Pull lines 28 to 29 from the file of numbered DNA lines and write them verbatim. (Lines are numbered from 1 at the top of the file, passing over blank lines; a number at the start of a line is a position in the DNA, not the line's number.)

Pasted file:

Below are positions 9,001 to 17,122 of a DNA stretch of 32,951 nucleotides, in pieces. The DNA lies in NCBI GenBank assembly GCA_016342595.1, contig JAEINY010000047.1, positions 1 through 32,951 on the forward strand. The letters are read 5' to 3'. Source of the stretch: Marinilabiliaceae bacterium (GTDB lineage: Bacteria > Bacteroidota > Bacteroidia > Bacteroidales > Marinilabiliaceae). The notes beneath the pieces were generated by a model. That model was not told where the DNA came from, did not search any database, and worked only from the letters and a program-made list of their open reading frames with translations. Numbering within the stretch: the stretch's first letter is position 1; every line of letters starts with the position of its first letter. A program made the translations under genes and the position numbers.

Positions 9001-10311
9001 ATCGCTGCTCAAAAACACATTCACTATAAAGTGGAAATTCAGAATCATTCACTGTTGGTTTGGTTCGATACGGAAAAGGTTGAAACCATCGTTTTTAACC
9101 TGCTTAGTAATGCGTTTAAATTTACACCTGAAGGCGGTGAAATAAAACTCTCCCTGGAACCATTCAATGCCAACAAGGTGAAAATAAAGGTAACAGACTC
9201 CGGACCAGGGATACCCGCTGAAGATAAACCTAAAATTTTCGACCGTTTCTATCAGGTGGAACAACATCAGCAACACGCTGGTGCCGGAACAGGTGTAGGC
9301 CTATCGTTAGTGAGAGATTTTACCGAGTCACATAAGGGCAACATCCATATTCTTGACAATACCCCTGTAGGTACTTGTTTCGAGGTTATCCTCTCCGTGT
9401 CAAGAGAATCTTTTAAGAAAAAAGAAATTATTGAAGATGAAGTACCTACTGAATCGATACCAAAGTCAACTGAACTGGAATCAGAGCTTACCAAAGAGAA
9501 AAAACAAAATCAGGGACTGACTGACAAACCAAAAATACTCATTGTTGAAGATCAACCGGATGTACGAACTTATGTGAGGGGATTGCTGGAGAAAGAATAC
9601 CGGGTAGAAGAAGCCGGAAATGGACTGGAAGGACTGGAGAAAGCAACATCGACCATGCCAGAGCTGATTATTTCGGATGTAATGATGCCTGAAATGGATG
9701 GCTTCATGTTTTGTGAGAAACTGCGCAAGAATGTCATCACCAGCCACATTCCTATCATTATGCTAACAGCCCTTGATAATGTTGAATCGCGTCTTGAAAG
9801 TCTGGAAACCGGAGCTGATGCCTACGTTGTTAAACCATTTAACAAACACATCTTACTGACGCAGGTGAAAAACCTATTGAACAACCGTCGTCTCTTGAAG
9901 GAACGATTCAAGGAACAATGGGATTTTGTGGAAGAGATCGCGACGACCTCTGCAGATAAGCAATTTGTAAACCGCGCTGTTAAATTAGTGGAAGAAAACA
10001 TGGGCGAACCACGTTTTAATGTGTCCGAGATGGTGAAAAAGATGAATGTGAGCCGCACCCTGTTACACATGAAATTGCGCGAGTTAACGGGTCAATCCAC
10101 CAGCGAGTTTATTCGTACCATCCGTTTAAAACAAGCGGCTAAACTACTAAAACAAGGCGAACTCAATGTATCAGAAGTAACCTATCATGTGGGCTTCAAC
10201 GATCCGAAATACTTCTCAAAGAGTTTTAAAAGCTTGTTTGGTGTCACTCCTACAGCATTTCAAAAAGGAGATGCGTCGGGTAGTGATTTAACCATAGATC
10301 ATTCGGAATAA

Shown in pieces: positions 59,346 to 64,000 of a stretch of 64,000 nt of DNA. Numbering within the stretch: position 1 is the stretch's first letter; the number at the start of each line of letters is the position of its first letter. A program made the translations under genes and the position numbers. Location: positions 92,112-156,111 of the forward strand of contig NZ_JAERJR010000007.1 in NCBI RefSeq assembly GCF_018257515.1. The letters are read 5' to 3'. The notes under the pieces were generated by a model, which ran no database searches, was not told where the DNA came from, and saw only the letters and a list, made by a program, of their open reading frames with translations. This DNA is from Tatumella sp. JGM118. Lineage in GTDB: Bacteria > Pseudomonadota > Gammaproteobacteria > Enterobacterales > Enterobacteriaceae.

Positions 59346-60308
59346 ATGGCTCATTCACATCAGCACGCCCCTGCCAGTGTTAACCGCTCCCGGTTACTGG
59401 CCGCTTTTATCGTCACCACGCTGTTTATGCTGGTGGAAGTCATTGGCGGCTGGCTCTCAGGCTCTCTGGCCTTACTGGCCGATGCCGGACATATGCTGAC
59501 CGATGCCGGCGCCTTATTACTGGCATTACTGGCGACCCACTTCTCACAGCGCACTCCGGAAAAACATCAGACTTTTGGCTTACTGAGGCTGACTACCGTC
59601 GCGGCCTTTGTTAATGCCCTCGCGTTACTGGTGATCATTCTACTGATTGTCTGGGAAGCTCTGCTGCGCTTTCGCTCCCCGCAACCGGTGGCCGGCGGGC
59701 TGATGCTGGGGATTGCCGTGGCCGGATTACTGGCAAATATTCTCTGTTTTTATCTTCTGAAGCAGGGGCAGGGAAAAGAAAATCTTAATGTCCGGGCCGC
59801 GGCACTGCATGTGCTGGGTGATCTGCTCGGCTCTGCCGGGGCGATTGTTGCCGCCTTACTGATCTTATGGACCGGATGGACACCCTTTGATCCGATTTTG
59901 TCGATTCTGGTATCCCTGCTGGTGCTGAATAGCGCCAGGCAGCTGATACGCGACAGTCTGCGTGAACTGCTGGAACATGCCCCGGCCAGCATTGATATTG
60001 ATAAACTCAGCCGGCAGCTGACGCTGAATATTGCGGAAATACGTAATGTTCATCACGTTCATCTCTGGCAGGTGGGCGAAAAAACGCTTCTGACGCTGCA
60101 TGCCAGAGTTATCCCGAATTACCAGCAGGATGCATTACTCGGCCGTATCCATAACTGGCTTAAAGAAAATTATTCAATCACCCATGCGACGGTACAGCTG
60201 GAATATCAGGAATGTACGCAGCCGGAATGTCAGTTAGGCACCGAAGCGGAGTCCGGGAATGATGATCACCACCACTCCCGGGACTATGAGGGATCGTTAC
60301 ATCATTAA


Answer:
60201 GAATATCAGGAATGTACGCAGCCGGAATGTCAGTTAGGCACCGAAGCGGAGTCCGGGAATGATGATCACCACCACTCCCGGGACTATGAGGGATCGTTAC
60301 ATCATTAA